A Guide to Warsaw

Looking for a new destination to add to your to-visit list? Here we offer a guide to Warsaw, a European city you just might have missed.

A Historical City

Poland is a country steeped in history; no place more so than the capital of Warsaw. The largest city in the country, Warsaw is situated towards the east over the Vistula River, and has produced eminent individuals such as Frederic Chopin and Marie Curie.

 

While Warsaw was heavily bombed during World War Two, it survived a little better than cities like Berlin. Its Old Town district – Stare Miasto – is home to many famous landmarks, such as the Royal Castle and the Barbican, as well as St. John’s Cathedral. Look out for the Mermaid statue too.

History isn’t just confined to Old Town as the western Wola district houses the famous Powazkowski Cemetery and Warsaw Rising museum while the central district of the city, Srodmiescie, has both the National and the Polish Army museums. You’ve also got Orgod Saski and the Lazienki Park to wander about in, both of which offer free admission.

Polish Food

Polish food has undergone something of a revival in recent years, with the Kosyki Market bringing great food and drink to one expansive courtyard in front of beautiful old buildings. Warsaw has an abundance of fantastically hip cafés, such as Pompon and Cream Orange, as well as great eating spots and bistros both indoors and out.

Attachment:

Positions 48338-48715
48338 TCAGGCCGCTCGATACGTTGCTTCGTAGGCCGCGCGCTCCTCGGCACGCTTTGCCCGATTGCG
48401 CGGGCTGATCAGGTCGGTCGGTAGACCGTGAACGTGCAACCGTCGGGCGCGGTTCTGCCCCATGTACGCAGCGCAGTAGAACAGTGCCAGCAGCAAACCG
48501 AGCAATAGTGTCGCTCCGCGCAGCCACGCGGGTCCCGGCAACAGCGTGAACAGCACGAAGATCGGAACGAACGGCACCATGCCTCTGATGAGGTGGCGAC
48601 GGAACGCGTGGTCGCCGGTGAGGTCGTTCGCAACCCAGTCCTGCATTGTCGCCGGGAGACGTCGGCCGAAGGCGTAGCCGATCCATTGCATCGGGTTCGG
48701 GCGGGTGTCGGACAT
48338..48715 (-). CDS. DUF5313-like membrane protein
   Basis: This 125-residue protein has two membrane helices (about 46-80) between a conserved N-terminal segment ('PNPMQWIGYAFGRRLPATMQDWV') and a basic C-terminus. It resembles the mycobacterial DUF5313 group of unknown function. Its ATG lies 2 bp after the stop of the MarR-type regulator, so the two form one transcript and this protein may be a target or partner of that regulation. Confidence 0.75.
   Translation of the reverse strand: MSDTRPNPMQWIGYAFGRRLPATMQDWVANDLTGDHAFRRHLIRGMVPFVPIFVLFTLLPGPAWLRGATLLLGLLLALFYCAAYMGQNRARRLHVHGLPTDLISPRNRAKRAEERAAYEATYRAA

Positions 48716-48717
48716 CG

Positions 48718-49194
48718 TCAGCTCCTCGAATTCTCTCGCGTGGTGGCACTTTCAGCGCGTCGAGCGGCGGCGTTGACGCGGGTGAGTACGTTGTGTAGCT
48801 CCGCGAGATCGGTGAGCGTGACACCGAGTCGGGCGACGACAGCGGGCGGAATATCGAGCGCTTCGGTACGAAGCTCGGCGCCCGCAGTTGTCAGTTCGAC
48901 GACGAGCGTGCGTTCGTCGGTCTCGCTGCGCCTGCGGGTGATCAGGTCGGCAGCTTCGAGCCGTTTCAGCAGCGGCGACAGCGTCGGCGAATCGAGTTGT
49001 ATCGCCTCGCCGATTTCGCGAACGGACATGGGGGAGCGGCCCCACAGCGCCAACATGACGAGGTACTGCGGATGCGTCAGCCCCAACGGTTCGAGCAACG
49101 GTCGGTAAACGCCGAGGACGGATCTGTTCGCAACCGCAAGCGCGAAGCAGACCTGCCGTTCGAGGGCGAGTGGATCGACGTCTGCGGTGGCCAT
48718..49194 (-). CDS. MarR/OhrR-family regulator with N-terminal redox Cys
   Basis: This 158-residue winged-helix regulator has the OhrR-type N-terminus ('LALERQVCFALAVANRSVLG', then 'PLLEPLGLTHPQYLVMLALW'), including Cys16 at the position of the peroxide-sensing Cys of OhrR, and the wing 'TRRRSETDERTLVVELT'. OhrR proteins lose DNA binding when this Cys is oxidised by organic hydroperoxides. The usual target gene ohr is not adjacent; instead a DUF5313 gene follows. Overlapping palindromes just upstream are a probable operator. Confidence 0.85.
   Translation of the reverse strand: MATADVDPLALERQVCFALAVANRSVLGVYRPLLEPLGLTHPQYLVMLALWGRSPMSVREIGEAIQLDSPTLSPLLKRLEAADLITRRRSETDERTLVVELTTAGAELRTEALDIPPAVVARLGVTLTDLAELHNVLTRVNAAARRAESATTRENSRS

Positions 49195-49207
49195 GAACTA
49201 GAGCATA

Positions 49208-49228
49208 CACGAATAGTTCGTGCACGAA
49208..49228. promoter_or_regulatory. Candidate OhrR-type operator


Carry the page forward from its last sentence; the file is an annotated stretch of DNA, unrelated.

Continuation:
Don’t forget to search out classic Pierogi dumplings! Bars are prevalent, of course, so getting hold of fancy cocktails or just good Polish beer is never a problem, no matter what district you’re in – Przekaski Zakaski is reputedly one of the best vodka bars in the world and The Warszawska lets you drink a cold beer in historic surroundings.

Getting to Warsaw and getting about

Plenty of airlines fly direct to Warsaw, straight into the classically named Frederic Chopin airport.

Trains also run into the Warszawa Certralna, which makes for a good connection right into the Warsaw metro system; the only one in Poland. The one line spans 21 stations and makes for a good way to travel but the heart of the city can be easily covered on foot over a few days.

However, if you need to go further afield, buses are always present to hop on to should you need to and there’s a good tram system too.

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